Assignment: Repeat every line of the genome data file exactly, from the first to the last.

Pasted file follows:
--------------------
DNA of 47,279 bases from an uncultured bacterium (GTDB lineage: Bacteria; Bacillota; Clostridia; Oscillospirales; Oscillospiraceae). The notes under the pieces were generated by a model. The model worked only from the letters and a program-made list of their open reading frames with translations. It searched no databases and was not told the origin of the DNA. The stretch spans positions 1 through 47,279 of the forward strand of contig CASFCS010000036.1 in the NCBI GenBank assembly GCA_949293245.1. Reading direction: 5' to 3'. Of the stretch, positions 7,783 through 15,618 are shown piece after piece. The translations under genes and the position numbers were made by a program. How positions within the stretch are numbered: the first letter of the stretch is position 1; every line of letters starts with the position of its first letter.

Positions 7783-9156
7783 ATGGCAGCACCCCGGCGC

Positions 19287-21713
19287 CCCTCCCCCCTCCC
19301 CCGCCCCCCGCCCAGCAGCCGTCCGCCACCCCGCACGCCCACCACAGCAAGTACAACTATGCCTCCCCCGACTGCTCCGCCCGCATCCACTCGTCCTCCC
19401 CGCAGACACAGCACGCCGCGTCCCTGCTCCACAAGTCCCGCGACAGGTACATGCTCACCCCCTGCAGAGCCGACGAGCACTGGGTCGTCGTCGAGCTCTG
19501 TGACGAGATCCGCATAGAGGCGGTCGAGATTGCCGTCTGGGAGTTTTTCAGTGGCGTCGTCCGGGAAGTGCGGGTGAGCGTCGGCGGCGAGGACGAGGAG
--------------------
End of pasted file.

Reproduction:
DNA of 47,279 bases from an uncultured bacterium (GTDB lineage: Bacteria; Bacillota; Clostridia; Oscillospirales; Oscillospiraceae). The notes under the pieces were generated by a model. The model worked only from the letters and a program-made list of their open reading frames with translations. It searched no databases and was not told the origin of the DNA. The stretch spans positions 1 through 47,279 of the forward strand of contig CASFCS010000036.1 in the NCBI GenBank assembly GCA_949293245.1. Reading direction: 5' to 3'. Of the stretch, positions 7,783 through 15,618 are shown piece after piece. The translations under genes and the position numbers were made by a program. How positions within the stretch are numbered: the first letter of the stretch is position 1; every line of letters starts with the position of its first letter.

Positions 7783-9156
7783 ATGGCAGCACCCCGGCGC

Positions 19287-21713
19287 CCCTCCCCCCTCCC
19301 CCGCCCCCCGCCCAGCAGCCGTCCGCCACCCCGCACGCCCACCACAGCAAGTACAACTATGCCTCCCCCGACTGCTCCGCCCGCATCCACTCGTCCTCCC
19401 CGCAGACACAGCACGCCGCGTCCCTGCTCCACAAGTCCCGCGACAGGTACATGCTCACCCCCTGCAGAGCCGACGAGCACTGGGTCGTCGTCGAGCTCTG
19501 TGACGAGATCCGCATAGAGGCGGTCGAGATTGCCGTCTGGGAGTTTTTCAGTGGCGTCGTCCGGGAAGTGCGGGTGAGCGTCGGCGGCGAGGACGAGGAG